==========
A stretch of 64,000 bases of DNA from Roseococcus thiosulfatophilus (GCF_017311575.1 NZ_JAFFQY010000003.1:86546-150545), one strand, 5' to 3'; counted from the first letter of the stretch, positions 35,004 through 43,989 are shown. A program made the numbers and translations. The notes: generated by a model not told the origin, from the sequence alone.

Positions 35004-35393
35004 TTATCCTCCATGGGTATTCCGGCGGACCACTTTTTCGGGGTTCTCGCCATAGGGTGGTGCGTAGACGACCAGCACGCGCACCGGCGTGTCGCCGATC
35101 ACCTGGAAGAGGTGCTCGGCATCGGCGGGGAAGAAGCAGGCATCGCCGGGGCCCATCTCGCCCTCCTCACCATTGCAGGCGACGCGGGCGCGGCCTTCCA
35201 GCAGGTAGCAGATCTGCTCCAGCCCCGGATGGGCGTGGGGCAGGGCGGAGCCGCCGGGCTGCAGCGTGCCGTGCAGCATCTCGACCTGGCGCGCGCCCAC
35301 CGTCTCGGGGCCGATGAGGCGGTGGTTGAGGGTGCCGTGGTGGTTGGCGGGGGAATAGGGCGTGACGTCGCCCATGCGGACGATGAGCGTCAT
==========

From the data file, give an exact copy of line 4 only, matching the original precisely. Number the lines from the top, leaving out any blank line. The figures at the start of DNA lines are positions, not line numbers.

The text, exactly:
35101 ACCTGGAAGAGGTGCTCGGCATCGGCGGGGAAGAAGCAGGCATCGCCGGGGCCCATCTCGCCCTCCTCACCATTGCAGGCGACGCGGGCGCGGCCTTCCA